GLOBAL - Employers have failed to take the right steps to assess the true cost of auto-enrolment, according to the fourth annual survey of UK defined contribution schemes by pension consultancy Punter Southall.

More than half of respondents (55%) intend to keep their current contribution structure, although that falls short of regulatory minimum requirements, the survey finds.

Only 45% of companies can pinpoint the date when they have to comply with the new duties, even though they were surveyed before the government's decision to put back the staging date for small and medium-sized employers.

And just 5% intend to seriously look at using the state-designed vehicle for auto-enrolment, the National Employment Savings Trust (NEST).

This is down from 13% in last year's survey and comes as the UK-wide awareness-raising campaign is underway.

Alan Morahan, head of defined contribution consulting at Punter Southall, said: "It is alarming that companies believe they are prepared. Our findings suggest they are not as far down the line as they should be.

"These are responsible and committed employers, but this is complex new territory, and our research indicates they need support to navigate a course that is suitable for employer and employee.
"Employers need to be hands-on, not on auto-pilot. They know it is coming, but do they know how to adjust their contribution model, their communications and their understanding of the regulations to ensure they have in place something that is robust, resilient and fit-for-purpose?"

Other findings include that:
•    Almost three-quarters of companies intend to undertake a pension review
•    Employers considering offering alternatives to pension saving has dropped from 11% to just 3%
•    59% of employers with commission-based pension schemes are unaware of the impact of the Retail Distribution Review (RDR)
•    70% of employers do not get asked questions about the performance of the funds their pension scheme members are investing in
•    44% believe the majority of their employees do not understand investment fund names
•    One-quarter of companies are willing to pay for improved pension communications
•    62% of companies do not review their pension scheme on an annual basis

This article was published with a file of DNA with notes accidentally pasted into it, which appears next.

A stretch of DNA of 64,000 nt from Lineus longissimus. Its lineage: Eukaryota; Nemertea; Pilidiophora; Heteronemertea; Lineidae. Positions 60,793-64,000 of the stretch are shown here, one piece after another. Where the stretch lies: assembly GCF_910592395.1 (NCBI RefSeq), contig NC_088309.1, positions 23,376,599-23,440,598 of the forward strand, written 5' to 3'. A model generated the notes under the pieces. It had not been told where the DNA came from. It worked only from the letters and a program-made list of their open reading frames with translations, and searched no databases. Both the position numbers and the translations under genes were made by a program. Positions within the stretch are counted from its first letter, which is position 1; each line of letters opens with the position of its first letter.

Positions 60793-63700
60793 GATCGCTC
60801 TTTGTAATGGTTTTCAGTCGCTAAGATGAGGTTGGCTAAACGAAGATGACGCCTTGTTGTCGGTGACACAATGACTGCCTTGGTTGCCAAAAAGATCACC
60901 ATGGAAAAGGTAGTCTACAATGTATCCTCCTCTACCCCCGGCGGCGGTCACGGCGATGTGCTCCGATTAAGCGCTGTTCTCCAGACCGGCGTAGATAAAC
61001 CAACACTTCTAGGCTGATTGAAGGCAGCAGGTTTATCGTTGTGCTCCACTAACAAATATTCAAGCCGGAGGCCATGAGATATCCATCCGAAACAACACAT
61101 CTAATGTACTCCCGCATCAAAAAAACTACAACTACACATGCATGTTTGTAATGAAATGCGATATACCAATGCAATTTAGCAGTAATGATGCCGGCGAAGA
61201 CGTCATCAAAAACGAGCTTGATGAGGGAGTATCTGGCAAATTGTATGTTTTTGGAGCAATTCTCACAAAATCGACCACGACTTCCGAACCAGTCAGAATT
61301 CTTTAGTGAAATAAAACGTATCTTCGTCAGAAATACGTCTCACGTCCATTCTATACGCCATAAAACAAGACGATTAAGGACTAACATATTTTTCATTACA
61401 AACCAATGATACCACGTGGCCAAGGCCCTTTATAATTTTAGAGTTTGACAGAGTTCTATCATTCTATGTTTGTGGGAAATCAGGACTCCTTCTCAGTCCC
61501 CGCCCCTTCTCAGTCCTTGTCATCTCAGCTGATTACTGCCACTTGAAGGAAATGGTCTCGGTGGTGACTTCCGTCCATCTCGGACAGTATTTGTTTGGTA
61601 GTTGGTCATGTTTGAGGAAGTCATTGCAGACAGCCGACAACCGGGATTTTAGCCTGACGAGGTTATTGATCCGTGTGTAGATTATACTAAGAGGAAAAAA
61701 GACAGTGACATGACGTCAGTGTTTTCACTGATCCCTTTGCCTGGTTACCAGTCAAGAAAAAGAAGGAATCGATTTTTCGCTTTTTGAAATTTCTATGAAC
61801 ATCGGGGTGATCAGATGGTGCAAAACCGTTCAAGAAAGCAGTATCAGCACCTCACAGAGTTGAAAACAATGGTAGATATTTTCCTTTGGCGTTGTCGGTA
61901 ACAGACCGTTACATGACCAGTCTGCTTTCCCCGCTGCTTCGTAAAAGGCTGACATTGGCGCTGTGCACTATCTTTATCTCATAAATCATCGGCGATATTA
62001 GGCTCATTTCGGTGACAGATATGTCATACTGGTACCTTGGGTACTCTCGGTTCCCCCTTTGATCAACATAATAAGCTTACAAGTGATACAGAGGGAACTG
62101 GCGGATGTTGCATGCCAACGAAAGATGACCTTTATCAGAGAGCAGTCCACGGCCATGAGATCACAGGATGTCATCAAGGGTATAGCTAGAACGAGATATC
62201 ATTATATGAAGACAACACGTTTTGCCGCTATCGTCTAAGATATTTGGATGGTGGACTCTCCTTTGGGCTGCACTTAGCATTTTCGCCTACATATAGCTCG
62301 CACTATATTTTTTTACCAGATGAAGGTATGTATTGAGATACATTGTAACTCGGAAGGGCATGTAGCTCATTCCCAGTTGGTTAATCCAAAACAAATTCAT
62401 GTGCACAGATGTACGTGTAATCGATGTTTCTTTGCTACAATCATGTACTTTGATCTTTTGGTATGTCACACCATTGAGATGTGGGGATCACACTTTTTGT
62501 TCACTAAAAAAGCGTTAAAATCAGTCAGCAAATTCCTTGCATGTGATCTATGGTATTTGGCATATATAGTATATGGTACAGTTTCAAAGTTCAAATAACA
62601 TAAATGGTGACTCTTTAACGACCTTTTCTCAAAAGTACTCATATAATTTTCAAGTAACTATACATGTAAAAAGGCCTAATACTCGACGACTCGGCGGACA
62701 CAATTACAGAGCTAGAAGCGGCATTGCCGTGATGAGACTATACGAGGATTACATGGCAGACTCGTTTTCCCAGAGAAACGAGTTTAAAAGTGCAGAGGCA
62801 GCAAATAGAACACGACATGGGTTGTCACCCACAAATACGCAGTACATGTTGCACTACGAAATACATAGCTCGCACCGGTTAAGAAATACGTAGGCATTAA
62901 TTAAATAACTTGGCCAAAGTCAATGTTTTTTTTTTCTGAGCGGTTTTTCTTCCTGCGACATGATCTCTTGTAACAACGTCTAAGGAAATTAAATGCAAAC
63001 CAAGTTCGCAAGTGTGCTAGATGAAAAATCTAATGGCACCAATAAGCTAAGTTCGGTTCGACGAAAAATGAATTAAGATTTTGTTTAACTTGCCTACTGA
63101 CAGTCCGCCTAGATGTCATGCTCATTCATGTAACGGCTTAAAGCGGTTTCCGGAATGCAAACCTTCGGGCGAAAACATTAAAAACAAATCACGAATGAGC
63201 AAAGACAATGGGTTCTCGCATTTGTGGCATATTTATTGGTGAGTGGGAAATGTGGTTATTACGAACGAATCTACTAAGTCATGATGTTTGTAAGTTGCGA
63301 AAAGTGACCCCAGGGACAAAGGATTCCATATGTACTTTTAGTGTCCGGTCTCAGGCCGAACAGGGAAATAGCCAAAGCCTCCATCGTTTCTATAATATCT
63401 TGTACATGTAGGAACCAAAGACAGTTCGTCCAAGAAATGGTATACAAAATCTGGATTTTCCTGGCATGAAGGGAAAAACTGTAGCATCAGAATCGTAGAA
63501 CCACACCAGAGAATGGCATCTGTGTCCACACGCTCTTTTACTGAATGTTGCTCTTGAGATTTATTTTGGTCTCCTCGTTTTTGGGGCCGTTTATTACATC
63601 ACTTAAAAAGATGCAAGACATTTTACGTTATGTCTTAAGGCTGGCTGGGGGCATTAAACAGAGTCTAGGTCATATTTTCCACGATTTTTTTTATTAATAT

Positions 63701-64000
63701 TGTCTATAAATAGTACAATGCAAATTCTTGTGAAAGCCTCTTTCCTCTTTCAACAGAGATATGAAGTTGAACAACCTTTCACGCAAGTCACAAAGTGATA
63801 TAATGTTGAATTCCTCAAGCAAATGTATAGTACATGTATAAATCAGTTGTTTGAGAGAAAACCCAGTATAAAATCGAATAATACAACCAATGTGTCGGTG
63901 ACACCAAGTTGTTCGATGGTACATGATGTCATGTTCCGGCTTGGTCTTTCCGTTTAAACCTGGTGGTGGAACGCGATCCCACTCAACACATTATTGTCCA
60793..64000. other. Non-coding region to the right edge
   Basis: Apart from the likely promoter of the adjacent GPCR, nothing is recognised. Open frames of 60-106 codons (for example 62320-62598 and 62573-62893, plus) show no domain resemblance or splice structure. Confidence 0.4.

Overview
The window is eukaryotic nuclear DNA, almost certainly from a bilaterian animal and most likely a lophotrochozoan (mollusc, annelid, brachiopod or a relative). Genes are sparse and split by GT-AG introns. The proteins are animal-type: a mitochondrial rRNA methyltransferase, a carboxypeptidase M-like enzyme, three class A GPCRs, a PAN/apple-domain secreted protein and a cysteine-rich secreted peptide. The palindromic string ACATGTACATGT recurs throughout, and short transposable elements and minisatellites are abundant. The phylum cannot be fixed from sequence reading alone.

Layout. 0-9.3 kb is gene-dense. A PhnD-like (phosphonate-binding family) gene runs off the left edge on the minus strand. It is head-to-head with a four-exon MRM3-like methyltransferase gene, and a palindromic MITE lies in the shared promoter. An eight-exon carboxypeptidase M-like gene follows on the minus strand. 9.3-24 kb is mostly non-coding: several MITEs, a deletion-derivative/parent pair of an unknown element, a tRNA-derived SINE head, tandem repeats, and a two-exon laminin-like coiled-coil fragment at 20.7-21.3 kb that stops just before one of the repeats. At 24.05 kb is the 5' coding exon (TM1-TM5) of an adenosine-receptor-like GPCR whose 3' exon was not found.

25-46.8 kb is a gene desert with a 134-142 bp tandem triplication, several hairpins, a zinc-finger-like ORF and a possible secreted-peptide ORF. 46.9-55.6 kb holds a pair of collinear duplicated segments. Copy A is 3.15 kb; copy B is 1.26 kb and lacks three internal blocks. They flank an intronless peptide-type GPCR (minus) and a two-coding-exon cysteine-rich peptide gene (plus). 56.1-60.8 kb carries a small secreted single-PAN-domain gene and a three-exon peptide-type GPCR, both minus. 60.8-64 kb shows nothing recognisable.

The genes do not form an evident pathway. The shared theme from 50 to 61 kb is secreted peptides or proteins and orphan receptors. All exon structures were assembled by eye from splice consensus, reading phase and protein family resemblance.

The investment performance was voted to be most important in a pension scheme by the survey respondents, well ahead of contributions and scheme costs.

The 2012 survey paints a picture of uncertainty for what has long been billed as one of the biggest upheavals for the pensions industry.

The findings are given extra weight, as auto-enrolment becomes a reality in autumn 2012.

Despite extensive media coverage of the challenges facing pension schemes, 70% of employers say members do not ask about the impact this could have on their own savings.

Morahan added: "There is a lack of knowledge, understanding and preparedness, but this is not surprising, as we still wait for the final regulation."

Auto-enrolment begins with the biggest employers in October, with the smallest ones staggered until 2017.

The combination of auto-enrolment and RDR occurring at roughly the same time is a potentially toxic mix, which is likely to cause considerable strain in some sectors, according to Punter Southall.

Many firms have little or no experience of working on anything other than a commission basis, and adopting a new regime of fees and/or consultancy charges will be a challenge, it said.

More than 150 employers took part in the survey in November and December 2011, 10% of which were FTSE 250 companies across the industrial and occupational spectrum.
On a similar note, a survey by the JLT 250 Club has highlighted that, with less than a year to go, 31% of the 250 employer respondents do not know how they will comply with their auto-enrolment obligations.

Duncan Howorth, chief executive at JLT Benefit Solutions, said: "We recommend employers start planning for auto-enrolment at least 18 months before their staging date - when they will receive the first letter from the Pensions Regulator.

"Given that all 250 club members are large employers, such a high proportion of 'don't knows' is a cause for concern."

According to the survey, 36% of respondents plan to continue using their existing scheme to comply with their auto-enrolment obligations, while 23% see a role for NEST alongside their current scheme. 

Only 4% expected to use NEST for all employees.